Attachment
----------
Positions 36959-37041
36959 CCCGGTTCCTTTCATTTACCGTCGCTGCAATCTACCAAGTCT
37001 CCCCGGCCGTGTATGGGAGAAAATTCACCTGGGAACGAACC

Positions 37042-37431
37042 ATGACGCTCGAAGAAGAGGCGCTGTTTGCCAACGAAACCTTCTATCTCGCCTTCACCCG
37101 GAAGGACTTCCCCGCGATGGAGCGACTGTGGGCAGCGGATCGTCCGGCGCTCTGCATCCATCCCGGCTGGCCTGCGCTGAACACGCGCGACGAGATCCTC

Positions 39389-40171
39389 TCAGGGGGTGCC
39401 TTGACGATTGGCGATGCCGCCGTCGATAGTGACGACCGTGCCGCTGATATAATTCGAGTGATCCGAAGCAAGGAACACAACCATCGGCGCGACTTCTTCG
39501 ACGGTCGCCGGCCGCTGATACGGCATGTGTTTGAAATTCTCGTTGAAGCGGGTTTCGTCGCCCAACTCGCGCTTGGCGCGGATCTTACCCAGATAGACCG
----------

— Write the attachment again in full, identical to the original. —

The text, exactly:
Positions 36959-37041
36959 CCCGGTTCCTTTCATTTACCGTCGCTGCAATCTACCAAGTCT
37001 CCCCGGCCGTGTATGGGAGAAAATTCACCTGGGAACGAACC

Positions 37042-37431
37042 ATGACGCTCGAAGAAGAGGCGCTGTTTGCCAACGAAACCTTCTATCTCGCCTTCACCCG
37101 GAAGGACTTCCCCGCGATGGAGCGACTGTGGGCAGCGGATCGTCCGGCGCTCTGCATCCATCCCGGCTGGCCTGCGCTGAACACGCGCGACGAGATCCTC

Positions 39389-40171
39389 TCAGGGGGTGCC
39401 TTGACGATTGGCGATGCCGCCGTCGATAGTGACGACCGTGCCGCTGATATAATTCGAGTGATCCGAAGCAAGGAACACAACCATCGGCGCGACTTCTTCG
39501 ACGGTCGCCGGCCGCTGATACGGCATGTGTTTGAAATTCTCGTTGAAGCGGGTTTCGTCGCCCAACTCGCGCTTGGCGCGGATCTTACCCAGATAGACCG